Annual Report 2002 - Cornell University
003 Selected Faculty Research

03 Retiring to care for sick spouses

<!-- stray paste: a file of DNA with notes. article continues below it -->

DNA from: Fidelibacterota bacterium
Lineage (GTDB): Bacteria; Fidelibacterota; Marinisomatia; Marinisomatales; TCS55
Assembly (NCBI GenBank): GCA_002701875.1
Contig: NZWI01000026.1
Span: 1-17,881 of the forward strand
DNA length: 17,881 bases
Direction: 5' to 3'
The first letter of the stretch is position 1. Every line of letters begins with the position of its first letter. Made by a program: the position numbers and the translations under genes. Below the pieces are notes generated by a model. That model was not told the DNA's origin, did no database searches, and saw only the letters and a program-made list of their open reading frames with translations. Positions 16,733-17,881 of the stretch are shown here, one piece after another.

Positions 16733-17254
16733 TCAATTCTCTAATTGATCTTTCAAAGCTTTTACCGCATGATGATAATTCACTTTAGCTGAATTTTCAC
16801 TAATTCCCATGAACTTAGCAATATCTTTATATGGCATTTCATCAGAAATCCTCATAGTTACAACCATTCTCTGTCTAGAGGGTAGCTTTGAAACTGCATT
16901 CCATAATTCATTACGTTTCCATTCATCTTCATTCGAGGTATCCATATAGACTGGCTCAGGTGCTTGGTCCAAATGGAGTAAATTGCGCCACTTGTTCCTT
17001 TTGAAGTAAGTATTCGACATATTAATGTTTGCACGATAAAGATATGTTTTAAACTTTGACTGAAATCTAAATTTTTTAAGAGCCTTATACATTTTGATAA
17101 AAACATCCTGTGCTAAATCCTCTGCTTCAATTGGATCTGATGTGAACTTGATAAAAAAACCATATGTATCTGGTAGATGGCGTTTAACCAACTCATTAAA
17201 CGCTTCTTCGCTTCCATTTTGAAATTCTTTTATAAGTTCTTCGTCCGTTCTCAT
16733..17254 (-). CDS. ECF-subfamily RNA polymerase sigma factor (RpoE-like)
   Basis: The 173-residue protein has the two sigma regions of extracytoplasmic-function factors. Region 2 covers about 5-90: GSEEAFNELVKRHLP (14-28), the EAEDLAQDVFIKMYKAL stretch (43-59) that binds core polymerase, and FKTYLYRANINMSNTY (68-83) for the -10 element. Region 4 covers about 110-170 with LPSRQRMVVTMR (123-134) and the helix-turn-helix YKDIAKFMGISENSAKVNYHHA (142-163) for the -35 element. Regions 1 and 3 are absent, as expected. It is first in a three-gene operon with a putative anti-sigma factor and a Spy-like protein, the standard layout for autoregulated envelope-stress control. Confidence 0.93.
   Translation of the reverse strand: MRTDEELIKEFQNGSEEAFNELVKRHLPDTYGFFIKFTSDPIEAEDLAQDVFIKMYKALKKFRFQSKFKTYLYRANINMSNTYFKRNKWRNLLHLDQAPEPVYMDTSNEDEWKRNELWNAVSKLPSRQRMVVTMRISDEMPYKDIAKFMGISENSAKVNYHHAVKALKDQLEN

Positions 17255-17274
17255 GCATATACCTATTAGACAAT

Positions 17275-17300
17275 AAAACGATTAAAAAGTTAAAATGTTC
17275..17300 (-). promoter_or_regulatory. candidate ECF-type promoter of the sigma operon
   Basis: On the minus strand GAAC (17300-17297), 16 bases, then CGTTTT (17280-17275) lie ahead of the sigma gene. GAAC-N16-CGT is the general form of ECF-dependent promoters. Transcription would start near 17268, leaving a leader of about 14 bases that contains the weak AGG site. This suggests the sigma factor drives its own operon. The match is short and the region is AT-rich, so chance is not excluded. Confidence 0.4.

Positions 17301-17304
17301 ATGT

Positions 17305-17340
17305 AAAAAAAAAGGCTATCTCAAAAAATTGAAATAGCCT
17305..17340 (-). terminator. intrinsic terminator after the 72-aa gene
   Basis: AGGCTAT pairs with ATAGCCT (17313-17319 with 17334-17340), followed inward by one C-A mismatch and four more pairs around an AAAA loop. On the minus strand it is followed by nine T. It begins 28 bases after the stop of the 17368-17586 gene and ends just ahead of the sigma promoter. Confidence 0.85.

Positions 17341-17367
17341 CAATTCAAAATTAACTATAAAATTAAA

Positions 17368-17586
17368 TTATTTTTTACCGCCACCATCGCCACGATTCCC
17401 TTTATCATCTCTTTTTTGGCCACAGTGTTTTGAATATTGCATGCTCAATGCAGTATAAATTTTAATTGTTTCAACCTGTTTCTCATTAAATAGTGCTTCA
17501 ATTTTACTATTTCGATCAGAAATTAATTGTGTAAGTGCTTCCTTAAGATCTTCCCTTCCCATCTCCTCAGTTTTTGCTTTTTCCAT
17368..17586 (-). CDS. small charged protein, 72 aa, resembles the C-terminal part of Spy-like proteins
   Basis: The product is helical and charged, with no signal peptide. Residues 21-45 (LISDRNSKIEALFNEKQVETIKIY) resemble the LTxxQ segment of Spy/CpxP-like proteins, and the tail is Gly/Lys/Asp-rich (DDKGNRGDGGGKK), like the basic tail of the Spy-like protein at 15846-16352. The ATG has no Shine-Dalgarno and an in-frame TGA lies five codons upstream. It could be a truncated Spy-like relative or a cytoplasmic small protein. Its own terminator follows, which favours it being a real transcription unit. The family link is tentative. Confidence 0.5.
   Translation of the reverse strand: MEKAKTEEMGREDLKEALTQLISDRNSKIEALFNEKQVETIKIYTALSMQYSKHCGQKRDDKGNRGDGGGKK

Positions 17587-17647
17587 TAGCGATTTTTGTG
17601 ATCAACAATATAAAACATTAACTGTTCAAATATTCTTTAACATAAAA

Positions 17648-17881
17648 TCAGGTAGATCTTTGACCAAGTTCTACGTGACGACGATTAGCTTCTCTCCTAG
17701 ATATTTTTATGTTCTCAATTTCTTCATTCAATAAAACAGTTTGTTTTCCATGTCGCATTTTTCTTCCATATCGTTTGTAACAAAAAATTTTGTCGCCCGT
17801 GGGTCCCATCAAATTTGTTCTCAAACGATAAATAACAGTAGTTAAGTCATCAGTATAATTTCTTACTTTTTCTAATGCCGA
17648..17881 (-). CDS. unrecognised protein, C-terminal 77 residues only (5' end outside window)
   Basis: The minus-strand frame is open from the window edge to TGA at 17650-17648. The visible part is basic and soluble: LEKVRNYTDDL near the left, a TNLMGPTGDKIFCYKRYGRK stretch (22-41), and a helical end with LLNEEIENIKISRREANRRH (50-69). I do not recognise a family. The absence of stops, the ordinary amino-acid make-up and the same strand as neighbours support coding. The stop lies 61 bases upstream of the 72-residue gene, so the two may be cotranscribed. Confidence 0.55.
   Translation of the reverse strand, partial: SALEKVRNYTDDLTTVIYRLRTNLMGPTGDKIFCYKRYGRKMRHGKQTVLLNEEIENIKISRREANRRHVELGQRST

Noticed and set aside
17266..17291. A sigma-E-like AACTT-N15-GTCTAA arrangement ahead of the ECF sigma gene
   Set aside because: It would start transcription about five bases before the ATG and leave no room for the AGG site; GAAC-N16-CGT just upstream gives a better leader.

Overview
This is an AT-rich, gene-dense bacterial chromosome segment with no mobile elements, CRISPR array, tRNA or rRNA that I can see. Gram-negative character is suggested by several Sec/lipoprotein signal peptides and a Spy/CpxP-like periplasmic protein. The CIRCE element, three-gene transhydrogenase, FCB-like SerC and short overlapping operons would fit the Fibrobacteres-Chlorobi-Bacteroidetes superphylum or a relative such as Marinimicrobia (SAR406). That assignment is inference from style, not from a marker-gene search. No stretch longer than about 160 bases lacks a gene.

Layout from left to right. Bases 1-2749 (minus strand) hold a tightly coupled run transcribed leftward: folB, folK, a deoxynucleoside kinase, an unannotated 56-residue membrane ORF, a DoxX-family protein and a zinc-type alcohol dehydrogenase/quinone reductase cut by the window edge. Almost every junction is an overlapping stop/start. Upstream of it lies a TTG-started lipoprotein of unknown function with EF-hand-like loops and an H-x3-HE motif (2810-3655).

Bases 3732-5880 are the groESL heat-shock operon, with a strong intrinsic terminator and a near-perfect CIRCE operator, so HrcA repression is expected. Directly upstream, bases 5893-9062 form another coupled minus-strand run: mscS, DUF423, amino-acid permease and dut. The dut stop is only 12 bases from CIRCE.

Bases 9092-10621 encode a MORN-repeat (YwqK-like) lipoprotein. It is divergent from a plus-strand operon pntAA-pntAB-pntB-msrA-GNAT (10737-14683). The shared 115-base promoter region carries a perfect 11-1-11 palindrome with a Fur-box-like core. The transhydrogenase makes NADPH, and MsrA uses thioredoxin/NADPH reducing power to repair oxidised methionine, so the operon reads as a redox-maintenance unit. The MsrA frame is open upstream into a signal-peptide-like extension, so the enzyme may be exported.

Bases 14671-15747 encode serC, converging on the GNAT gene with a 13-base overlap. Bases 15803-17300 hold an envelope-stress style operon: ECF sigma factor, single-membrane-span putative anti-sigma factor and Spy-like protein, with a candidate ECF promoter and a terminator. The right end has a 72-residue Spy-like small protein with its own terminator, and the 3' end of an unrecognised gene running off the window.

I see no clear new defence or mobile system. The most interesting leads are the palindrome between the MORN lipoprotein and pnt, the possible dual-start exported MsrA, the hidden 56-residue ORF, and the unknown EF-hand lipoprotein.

Marin E. Clarkberg, Sociology, and graduate student Emma Detinger conducted a study to determine how gender and informal caregiving affect the timing of retirement among late midlife workers. They found that working wives are five times more likely to retire early in order to care for ill or disabled husbands than wives who are not caregivers. In contrast to women, husbands who are caregivers are slower to retire to care for wives than husbands who are not caregivers. Clarkberg and research staff found that the closer the relationship between the caregiver and the person being cared for, the greater the influence on retirement decisions. Caring for a spouse has far more significance for a woman's decision to retire than caring for anyone else, including parents. The decisions of men who are caregivers are closely tied to financial reasons. Families provide as much as 80 percent of care to elderly and disabled Americans. In a rapidly aging society, new struggles emerge as families negotiate informal caregiving roles in relation to retirement decisions.

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